Closed-end funds have been offering active portfolio strategies, designed mainly to produce high income, for decades before ETFs existed. There is not space here to get into how covered-call CEFs operate. Suffice it to say, like the newer covered-call ETFs, they are designed to “convert” total returns into income for investors.
For example, consider Nuveen S&P 500 Buy-Write Income Fund (BXMX). This short description from Nuveen lays out its objectives:
The Fund seeks attractive total return with less volatility than the S&P 500 Index by investing in an equity portfolio that seeks to substantially replicate the price movements of the S&P 500 Index and by selling index call options covering approximately 100% of the Fund’s equity portfolio value with a goal of enhancing the portfolio’s risk-adjusted returns.
Here are quick facts about BXMX:
- Introduced in 2004.
- Yields about 6%.
- Distributes quarterly.
- Sells call options on 99-100% of the stock portfolio, which consists of around 270 stocks.
- Expense ratio = 0.91%.
- Distributions come from regular interest and dividends, realized capital gains, and possibly returns of capital representing unrealized capital appreciation.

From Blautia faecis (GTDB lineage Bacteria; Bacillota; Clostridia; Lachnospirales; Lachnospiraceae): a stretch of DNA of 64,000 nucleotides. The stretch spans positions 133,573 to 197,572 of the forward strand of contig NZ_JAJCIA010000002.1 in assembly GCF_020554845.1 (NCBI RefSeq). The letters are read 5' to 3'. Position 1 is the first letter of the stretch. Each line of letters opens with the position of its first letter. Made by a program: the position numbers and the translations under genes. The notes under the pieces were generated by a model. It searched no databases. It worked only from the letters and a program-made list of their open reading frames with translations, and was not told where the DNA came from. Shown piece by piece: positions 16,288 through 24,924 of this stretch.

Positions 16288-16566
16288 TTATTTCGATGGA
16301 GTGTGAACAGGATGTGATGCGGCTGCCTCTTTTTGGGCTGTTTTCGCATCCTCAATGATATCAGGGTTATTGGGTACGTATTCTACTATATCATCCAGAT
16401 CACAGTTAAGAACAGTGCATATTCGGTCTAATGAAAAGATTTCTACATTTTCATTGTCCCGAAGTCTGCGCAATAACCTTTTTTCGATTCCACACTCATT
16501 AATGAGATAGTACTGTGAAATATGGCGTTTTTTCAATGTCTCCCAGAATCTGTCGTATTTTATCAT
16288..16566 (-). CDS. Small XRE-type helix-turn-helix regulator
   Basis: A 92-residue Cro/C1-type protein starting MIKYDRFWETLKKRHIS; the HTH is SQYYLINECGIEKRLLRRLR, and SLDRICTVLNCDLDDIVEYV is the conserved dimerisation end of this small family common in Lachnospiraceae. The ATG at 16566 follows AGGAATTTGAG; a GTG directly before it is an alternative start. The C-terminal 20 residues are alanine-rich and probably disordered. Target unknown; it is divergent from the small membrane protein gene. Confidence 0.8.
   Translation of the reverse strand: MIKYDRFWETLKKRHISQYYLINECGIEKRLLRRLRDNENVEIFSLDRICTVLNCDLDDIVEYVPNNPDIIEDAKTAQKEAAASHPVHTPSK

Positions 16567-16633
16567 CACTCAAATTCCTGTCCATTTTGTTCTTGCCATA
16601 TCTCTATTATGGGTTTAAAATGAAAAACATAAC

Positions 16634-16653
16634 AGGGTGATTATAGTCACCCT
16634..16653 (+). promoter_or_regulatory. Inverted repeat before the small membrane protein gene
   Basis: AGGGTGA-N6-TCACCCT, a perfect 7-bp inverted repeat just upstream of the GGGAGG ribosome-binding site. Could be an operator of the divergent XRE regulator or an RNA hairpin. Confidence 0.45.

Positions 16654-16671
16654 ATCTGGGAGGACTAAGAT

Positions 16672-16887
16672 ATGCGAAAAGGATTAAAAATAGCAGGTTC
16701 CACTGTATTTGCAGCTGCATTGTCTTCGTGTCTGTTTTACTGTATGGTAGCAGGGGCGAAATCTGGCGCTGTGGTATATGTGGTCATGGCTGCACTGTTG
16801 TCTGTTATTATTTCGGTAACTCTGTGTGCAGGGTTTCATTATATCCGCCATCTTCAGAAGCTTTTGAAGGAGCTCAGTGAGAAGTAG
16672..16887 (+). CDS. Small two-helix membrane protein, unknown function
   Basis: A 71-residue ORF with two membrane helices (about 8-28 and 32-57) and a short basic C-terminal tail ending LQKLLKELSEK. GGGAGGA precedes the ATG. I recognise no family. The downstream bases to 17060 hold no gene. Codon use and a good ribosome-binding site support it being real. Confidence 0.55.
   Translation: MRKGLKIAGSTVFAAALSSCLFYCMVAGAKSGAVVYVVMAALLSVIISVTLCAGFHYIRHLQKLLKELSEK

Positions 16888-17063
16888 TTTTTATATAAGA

Here is the total return comparison since JEPI was introduced.
As you can see, Nuveen’s CEF – based on a similar strategy to JEPI’s approach – has outperformed JEPI by 12 percentage points. Stated another way, JEPI has returned 72% of BXMX’s total return with dividends reinvested.
Here is a summary of the funds discussed in this article:
What are the takeaways?
- As with all covered-call funds, JEPI forfeits a portion of total return in exchange for generating a higher yield for its shareholders.
- That said, JEPI’s income is significant at around 7.5%.
- JEPI pays monthly, which some investors will find attractive. The payments vary significantly month-to-month.
- JEPI was just launched in May of 2020, so all conclusions are based on a small sample size. And since the fund is operated directly, there is no underlying index that could be back-tested to get a better handle on likely performance.
It is hard to value an ETF, because of all the moving parts. One way is to compare the fund’s current yield to its historic average yield. I plotted both JEPI’s price (orange line) and current yield (purple line) since inception here:
I drew the yellow stripe to estimate the average yield just by eyeball. The stripe would suggest that JEPI’s average yield has been about 7.8%, which would make it slightly overvalued right now with its current yield of 7.5%. Its current yield (7.5%) is about the lowest yield I would buy JEPI at.
Comparing Covered-Call ETFs and CEFs